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Is this a good setup? Or should I do something different?

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Sep 29, 2020 - 7:15:04 PM
1456 posts since 4/13/2017

The title says it all. Look at this diagram and tell me if it's a good setup or if I should do something else, or add another component.


Sep 29, 2020 - 10:39:40 PM

189 posts since 6/25/2016

Should work, but it looks like overkill. Why do you need the Mackie mixer, and the headphone amp? You can plug both mic and headphones right into the presonus preamp/interface.

It would help to know a bit about what the setup is for. How many mics and/or direct instruments will you be recording simultaneously. How many different headphone mixes, and how many musicians needing headphones simultaneously? What are you recording?

Sep 30, 2020 - 12:05:25 AM

1315 posts since 2/4/2013

I agree that the mixer and headphone amp seem rather surplus to requirement. What microphone is being used? How it's positioned and the characteristics of the room are important things to consider. I've seen many recordings of banjos in nasty echoey rooms which defeat the point of making the recording in the first place.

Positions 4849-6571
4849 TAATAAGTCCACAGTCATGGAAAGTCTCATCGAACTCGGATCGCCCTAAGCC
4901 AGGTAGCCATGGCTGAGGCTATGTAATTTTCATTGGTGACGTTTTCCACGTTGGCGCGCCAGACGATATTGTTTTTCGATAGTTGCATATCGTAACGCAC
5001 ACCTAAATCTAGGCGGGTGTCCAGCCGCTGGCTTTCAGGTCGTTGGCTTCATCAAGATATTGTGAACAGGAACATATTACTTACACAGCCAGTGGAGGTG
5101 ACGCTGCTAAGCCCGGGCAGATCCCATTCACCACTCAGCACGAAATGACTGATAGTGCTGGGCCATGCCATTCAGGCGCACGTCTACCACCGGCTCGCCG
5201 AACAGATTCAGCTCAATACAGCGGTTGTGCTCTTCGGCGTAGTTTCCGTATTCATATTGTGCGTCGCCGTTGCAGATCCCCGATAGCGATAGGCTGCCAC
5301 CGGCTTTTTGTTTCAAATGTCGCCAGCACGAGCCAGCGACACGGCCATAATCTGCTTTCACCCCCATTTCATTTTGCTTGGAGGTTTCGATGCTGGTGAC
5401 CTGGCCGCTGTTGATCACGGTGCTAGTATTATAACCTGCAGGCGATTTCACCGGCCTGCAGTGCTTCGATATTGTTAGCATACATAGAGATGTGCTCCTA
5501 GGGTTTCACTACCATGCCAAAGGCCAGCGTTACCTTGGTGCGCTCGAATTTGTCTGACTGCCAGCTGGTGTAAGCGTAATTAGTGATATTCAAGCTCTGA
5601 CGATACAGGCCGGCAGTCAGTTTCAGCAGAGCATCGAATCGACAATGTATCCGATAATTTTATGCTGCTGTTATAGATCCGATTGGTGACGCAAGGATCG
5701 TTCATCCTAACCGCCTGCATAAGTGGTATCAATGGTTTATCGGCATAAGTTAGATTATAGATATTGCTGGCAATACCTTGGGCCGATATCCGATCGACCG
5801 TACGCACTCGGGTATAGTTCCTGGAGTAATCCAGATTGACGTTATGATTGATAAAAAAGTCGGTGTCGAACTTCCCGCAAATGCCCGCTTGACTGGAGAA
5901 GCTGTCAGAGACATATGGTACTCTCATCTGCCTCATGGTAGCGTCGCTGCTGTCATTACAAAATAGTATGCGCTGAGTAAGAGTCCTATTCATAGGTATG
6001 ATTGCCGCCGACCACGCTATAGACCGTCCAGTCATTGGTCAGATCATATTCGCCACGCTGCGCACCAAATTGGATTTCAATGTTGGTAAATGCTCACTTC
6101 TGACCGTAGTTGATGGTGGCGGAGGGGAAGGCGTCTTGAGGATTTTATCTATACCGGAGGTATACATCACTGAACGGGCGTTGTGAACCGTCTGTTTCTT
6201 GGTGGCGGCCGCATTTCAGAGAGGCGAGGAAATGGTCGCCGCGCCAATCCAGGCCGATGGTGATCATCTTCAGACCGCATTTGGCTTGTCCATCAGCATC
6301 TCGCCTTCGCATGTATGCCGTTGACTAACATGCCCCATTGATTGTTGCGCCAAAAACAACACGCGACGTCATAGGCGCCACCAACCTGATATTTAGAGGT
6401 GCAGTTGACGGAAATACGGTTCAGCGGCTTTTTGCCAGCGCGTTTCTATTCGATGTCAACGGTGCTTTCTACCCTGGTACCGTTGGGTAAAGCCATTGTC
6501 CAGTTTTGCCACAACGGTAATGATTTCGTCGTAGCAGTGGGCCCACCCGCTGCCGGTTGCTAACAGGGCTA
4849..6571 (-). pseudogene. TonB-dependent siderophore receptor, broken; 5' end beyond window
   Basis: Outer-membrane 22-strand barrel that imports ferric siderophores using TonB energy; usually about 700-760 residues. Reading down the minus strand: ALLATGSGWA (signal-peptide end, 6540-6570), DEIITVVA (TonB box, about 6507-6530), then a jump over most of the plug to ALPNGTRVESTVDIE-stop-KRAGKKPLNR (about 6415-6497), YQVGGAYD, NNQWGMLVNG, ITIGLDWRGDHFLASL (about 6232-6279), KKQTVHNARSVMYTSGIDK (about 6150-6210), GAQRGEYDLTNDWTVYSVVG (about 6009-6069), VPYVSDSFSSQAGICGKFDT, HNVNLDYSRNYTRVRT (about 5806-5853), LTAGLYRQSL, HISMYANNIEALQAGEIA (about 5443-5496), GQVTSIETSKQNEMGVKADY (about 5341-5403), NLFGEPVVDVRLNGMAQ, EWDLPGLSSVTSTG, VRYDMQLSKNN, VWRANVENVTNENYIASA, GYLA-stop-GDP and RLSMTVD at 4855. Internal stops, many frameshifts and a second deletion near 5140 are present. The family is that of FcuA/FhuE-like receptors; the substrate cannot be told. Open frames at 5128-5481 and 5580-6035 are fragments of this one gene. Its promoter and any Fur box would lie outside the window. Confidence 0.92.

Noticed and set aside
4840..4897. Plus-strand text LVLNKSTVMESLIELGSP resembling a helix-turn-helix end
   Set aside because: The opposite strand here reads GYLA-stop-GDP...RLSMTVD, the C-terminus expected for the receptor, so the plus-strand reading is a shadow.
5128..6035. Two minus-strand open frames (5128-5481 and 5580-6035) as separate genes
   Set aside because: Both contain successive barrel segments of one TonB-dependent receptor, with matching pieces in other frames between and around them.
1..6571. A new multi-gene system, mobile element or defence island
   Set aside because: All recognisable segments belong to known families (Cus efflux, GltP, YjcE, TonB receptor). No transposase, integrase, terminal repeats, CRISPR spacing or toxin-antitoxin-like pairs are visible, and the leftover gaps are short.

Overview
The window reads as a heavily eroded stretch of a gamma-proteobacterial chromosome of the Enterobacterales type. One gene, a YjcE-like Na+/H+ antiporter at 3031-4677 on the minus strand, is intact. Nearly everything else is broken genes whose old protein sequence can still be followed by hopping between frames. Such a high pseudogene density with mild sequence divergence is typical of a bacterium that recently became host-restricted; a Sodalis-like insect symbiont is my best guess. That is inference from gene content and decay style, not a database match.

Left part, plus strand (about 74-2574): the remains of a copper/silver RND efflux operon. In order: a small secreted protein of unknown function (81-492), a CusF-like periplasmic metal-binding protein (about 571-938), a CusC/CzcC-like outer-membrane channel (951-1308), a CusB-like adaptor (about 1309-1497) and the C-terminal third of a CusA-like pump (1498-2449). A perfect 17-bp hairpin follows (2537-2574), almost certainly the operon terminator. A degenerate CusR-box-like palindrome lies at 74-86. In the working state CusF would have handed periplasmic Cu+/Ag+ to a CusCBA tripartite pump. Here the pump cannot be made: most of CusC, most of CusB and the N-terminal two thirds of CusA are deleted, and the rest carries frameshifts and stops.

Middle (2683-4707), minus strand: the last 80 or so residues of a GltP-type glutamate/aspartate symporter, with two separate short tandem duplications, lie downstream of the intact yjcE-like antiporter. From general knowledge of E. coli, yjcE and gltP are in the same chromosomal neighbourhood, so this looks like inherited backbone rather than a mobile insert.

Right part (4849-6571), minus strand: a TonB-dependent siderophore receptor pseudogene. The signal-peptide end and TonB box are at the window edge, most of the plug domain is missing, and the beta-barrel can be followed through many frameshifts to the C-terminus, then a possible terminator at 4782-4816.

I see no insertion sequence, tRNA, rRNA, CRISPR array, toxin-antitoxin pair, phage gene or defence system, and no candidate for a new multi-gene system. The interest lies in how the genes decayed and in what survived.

Sep 30, 2020 - 5:12 AM

1456 posts since 4/13/2017

So I have the mixer in between the mic and the interface so I can tweak the sound of things and it's set like that.

Sep 30, 2020 - 9:30:30 AM
likes this

1760 posts since 2/10/2003

The mixer is probably not needed. You can do the same thing it does and more with studio one. Either record dry with or without effects on the channel and mix during post in studio one or record wet with the eq needed in the input channels in studio one. Not sure what the mixer will do for you other then take up space. That type of mixer is better suited for live performance mixing, not recording.

The interface and headphone amp/mixer may be overkill also. It depends on how many mics are being recorded at once and how many musicians need headphone monitoring.

If I were you I would slim down the setup and put that extra cash towards making the room sound better, (sound diffusers, bass traps, etc.).

Sep 30, 2020 - 9:36:42 AM

189 posts since 6/25/2016

You can do all the tweaking you need in your DAW software. The mixer is just a superfluous element in the signal chain, a potential source of noise, ...

In addition to having much more processing capacity (graphic and para EQs, compressors, ...) than the mixer, sending a dry signal from the mic straight to the interface also gives you the ability to modify everything later if necessary. The sound you like when recording the banjo might not be right once you've recorded some other parts and drop the banjo into the mix.

Again, it's really hard to offer any real advice without knowing anything about what you want to accomplish. Recording a solo banjo (or one instrument at a time) in the living room is very different than bringing a 6-piece band into a professional studio for a one-take session, and requires a very different setup. Which are you?